The marijuana farming operation was well-financed as evidenced by the numerous encampments. Several acres of underbrush had been removed to provide cover for the pot plants.
   Firearms and other weapons were seized along with evidence that hundreds of pounds of fertilizers and pesticides had been used. Information gathered during the arrest of four Mexican nationals during a raid in August helped officers make this bust.
   Several individuals are now under investigation for conspiracy to grow marijuana on public lands. The plants removed in the September 2 operation were near maturity with an estimated street value in excess of $75 million.
   Other eradications in the East Fork drainage of Sequoia National Park were continuing through Wednesday, Sept. 8. In addition to the season-long destruction to, and damage of, natural resources, the illicit pot-farming operations have created a growing danger to people who could inadvertently walk into the vicinity of a guarded garden.
   It is speculated that those who tend the gardens become quite territorial this time of year because their “paychecks” or “end-of-season bonuses” largely depend on the successful removal and subsequent delivery of the illegal harvest.
   The pot plantations have mostly been found between 2,500 and 6,000 feet elevation in the vicinity of various year-round water sources. Harvesting must be completed before the nighttime temperatures dip to the near-freezing level.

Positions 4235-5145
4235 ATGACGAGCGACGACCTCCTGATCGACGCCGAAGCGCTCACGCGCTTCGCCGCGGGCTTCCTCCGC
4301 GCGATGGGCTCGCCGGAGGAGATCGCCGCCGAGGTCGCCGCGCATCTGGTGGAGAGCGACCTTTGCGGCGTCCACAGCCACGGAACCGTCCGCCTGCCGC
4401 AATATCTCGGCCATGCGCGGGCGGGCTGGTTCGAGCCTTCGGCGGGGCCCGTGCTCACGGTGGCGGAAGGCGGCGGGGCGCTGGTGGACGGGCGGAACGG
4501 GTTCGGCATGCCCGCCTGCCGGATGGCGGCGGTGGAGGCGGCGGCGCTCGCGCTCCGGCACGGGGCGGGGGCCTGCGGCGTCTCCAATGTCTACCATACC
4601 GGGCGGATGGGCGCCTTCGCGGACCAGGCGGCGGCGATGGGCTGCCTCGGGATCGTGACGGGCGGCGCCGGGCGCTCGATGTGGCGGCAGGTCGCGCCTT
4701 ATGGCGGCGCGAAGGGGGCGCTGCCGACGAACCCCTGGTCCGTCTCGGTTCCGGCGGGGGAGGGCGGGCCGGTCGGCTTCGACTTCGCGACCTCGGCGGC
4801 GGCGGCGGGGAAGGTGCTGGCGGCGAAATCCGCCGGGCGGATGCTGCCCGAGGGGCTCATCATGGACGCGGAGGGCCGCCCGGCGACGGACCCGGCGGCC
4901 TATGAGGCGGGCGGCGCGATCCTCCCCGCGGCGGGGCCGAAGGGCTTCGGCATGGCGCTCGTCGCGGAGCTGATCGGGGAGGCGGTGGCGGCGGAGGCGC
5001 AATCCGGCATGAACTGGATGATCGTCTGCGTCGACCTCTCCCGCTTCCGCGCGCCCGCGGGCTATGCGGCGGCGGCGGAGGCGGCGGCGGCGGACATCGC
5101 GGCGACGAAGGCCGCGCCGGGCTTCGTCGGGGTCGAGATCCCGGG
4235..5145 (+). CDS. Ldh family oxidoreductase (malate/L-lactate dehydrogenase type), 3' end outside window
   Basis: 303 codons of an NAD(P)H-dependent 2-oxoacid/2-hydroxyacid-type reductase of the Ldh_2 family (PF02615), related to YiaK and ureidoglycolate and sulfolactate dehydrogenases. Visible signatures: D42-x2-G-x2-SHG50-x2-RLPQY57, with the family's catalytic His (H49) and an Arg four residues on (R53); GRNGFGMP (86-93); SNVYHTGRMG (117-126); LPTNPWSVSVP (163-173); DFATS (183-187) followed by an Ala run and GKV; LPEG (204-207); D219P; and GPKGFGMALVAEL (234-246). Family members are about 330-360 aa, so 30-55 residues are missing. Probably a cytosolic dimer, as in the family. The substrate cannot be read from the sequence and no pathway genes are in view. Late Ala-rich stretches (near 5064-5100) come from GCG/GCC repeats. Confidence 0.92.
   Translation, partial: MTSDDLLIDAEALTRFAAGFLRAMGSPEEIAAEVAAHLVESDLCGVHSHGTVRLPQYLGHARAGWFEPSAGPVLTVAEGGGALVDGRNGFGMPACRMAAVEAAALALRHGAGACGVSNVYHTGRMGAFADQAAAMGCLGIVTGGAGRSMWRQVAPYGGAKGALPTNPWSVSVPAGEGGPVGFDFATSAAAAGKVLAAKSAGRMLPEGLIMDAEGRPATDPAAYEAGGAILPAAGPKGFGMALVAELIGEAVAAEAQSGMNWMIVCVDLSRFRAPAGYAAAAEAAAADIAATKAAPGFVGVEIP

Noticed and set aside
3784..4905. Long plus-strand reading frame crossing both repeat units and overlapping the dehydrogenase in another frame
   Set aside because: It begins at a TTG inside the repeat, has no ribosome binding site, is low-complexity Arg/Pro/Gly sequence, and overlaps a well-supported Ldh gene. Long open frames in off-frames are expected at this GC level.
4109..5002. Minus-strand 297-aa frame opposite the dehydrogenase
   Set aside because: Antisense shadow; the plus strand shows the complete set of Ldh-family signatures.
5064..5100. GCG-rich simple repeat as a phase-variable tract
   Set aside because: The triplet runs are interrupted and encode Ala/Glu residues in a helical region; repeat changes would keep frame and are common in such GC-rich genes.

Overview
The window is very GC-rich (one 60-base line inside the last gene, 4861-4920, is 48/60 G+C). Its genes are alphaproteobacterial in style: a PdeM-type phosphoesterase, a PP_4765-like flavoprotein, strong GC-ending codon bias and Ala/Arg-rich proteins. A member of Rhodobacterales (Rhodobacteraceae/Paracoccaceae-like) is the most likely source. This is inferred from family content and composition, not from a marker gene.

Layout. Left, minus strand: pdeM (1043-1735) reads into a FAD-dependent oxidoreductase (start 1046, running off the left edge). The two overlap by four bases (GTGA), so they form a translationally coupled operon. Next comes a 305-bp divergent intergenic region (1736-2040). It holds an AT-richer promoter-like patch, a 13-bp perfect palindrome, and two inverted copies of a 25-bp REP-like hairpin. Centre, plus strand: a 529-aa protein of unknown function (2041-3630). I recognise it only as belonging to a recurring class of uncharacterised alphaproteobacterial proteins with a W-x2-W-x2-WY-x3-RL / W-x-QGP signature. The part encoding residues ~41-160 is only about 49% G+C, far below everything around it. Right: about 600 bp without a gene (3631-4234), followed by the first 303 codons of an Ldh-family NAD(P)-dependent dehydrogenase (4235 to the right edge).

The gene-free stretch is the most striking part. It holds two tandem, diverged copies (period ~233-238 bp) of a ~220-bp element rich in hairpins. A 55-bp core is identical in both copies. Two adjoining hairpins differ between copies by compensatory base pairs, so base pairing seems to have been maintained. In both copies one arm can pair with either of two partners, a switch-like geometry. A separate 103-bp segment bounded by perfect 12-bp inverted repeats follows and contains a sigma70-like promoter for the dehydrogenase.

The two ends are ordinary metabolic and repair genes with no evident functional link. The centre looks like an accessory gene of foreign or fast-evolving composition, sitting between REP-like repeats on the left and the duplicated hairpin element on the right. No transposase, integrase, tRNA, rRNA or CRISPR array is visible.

Anyone with information about suspicious activity in Sequoia and Kings Canyon National Parks is asked to call the anonymous toll-free hotline at 1-888-NPS-CRIME (1-888-677-2746). If activity is suspected in areas outside the parks boundaries, call the Tulare County Sheriff’s Department, 730-2951.

Are you ready for some football?

Robinson Field to be dedicated

at Friday’s home game

 

BY JOHN ELLIOTT

   The start of the local football season is tonight (Friday, Sept. 10), and hopes are high for a successful run for the Woodlake Tigers. No matter what the outcome this season for Coach Brian Costa’s varsity squad, it will be difficult to match the pomp and circumstance that’s building around tonight’s program, the first of a 10-game regular season schedule.
   According to Frank Ainley, Tiger Athletic director, there’s a lot more interest than usual in Woodlake’s home opener. The attention of high school football fans all over the Valley will be riveted to the ceremony dedicating Leo Robinson Field that will take place between the junior varsity and varsity games.
   Leo Robinson, who passed away in 2002, won more games than any other Valley high school football coach. He served as Woodlake’s head coach for 40 seasons on the field that, on this special evening, will be named in his honor.
   For the affair, several hundred of Robinson’s former players will return to their alma mater in tribute to their former coach. Robinson also coached baseball and was a longtime teacher at Woodlake High.